Interview with Professor John B. Fenn by freelance journalist Marika Griehsel at the 55th meeting of Nobel Laureates in Lindau, Germany, June 2005.
Professor Fenn talks about what made him interested in science; his thoughts about education in science today (1:47); being awarded the Nobel Prize (6:02); the most important issues in science today (9:35); and his memories from the Nobel Week (12:45).
Professor, thank you for seeing us today, we are very happy to meet you here in Lindau.
John B. Fenn: It is my pleasure.
What was it, maybe back in your childhood, that made you interested in science in specific?
John B. Fenn: Well my father was an electrical engineer and he was a very ingenious and handy fellow, he did lots of things. I had a brother who was three years younger and when I was about eight or something like that my parents bought The Book Of Knowledge which is a children’s encyclopaedia, 20 volumes or so. And I just was reading that all the time. I think I was educated by my experience of reading The Book Of Knowledge. And I know years later, when I dug it out to give to the next door neighbour’s children to look at, those books were pretty well worn and I must have spent an awful lot of time on it. So I have always been interested in science and things technical. And my dad subscribed to the Popular Science Monthly and Popular Mechanics and so I was exposed to technology and science all along and I just liked it.
I read a little bit and I realised that in the beginning of your working life you were not at all really interested in experiments or you thought it was a bit boring. And yet it has been very much a part of your life right through.
John B. Fenn: You say I was not interested in experiments?
I understand that there were some experiments in the beginning that you felt was boring.
John B. Fenn: Oh yes.
And you thought, you know, that is a sort of contradiction because it is really what you got the prize for eventually.
John B. Fenn: It was not as bad, for me, when I was really lamenting in that and made many comments about it and I thought maybe you were referring to that, that the way science is taught now I think is terrible. When I was taking introductory chemistry the text book was 300 pages. 20 years later the text book had grown to 700 pages. Today it is 1100 pages. The students are rushed through this text book, so they do not like chemistry. It is terrible the way it is done. The only reason they take chemistry is because they need it to get into medical school. This has happened in practically all university courses. I have not got it with me, I brought some reprints, I’ve given some of them away.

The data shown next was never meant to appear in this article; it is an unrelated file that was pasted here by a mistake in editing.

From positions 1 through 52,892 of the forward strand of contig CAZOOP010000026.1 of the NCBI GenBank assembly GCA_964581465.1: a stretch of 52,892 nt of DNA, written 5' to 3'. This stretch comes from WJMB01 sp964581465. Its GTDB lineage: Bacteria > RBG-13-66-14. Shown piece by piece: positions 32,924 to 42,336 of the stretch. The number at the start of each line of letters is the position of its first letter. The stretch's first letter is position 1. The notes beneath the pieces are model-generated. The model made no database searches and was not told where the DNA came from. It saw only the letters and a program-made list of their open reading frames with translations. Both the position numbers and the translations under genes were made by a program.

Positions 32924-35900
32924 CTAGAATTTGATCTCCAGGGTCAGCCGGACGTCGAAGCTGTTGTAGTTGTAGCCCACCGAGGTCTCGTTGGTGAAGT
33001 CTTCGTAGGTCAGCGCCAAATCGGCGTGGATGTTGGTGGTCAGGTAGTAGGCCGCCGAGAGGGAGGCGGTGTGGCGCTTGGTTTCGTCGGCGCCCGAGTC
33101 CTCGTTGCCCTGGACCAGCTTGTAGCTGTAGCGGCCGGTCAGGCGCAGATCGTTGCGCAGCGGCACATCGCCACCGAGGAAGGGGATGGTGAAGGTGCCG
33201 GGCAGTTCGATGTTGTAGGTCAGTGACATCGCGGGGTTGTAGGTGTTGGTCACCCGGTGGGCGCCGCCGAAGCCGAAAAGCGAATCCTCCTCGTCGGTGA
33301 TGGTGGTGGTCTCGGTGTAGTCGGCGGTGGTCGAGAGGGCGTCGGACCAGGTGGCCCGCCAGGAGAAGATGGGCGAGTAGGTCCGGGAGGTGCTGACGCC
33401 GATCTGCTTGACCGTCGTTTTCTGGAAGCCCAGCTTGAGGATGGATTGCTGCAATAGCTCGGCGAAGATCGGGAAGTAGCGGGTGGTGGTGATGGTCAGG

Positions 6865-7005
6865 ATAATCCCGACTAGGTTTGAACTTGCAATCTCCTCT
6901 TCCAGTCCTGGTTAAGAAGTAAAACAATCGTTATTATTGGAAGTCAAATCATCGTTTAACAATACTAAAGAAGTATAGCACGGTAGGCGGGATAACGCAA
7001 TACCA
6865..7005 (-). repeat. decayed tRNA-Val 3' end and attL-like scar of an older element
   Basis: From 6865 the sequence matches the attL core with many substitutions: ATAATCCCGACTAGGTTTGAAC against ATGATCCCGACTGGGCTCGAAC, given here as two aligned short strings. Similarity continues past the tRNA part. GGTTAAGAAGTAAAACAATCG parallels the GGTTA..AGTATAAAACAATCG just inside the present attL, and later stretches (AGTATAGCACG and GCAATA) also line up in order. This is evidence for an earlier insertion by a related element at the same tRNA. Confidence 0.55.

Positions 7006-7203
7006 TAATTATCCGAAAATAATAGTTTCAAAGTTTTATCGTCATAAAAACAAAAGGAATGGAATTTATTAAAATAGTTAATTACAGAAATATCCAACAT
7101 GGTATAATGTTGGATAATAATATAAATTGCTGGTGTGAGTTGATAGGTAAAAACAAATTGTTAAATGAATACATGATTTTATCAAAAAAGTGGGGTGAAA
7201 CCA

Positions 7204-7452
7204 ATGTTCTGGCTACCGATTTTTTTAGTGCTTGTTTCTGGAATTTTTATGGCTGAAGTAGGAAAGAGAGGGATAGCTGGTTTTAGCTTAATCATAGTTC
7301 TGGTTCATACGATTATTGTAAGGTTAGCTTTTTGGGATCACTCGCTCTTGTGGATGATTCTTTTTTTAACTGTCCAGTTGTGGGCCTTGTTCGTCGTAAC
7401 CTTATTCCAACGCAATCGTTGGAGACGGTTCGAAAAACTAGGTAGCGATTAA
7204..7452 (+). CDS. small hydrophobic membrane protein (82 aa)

There was a wonderful article in the Science magazine, in 1963 and it was written by an applied mathematician who was in the electrical engineering department, Cornell university, and he wrote this page and a half article on what he thought was wrong with education these days. And it was right on the money. His underlying assumption is that the purpose of a university experience is to develop young peoples’ minds. To take the best brains from high school and make them work as well as possible. And he says that university is an aggregation of departments each concerned with a particular branch of knowledge. But, the primary objective of each of these departments should be the development of young peoples’ minds. Not to make them expert in their particular branch but to develop young peoples’ minds. And as he points out, there’s a fallacy that has grown up that has made things very bad because, it goes something like this, and I’ll take my own subject of chemistry. Because more chemistry is known now than was known 50 years ago.